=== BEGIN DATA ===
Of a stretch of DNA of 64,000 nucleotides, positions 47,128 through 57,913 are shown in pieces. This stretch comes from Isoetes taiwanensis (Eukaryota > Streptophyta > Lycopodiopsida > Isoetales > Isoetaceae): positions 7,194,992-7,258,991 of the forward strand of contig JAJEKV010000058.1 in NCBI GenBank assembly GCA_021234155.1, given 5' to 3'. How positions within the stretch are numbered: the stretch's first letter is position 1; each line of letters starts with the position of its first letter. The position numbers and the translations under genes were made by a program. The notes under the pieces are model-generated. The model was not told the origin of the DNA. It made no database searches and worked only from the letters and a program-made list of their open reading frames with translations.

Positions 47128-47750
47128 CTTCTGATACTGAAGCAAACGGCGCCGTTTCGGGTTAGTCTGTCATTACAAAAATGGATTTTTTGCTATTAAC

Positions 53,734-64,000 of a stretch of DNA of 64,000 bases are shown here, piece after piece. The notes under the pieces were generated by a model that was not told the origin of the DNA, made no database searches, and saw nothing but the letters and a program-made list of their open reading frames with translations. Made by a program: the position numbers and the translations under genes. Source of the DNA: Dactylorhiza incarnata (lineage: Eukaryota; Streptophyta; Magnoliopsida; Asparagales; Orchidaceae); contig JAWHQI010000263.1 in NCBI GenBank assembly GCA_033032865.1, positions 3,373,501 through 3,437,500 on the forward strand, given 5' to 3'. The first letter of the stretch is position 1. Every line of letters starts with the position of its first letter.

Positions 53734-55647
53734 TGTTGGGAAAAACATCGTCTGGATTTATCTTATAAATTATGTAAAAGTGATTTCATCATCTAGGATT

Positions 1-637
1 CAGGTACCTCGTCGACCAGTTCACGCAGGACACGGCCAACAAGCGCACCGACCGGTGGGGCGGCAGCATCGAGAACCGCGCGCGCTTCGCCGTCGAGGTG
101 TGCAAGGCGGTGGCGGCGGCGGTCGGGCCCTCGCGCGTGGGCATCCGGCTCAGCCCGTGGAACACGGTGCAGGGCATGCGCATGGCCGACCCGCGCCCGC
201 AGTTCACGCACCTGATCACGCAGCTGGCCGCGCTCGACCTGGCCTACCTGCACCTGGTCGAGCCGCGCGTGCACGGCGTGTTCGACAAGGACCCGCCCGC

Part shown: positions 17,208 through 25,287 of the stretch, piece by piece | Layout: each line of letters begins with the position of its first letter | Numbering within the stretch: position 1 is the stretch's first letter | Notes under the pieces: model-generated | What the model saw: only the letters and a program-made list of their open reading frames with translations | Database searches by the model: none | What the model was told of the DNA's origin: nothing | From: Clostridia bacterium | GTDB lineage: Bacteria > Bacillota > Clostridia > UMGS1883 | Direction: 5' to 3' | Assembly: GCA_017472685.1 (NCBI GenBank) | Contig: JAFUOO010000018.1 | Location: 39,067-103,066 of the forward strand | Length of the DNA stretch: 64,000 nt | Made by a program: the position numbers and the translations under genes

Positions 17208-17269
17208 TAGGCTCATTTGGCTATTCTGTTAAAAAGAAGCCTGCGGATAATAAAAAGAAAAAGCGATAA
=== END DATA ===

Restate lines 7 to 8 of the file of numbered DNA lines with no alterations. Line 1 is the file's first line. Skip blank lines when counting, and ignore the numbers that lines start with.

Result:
Positions 1-637
1 CAGGTACCTCGTCGACCAGTTCACGCAGGACACGGCCAACAAGCGCACCGACCGGTGGGGCGGCAGCATCGAGAACCGCGCGCGCTTCGCCGTCGAGGTG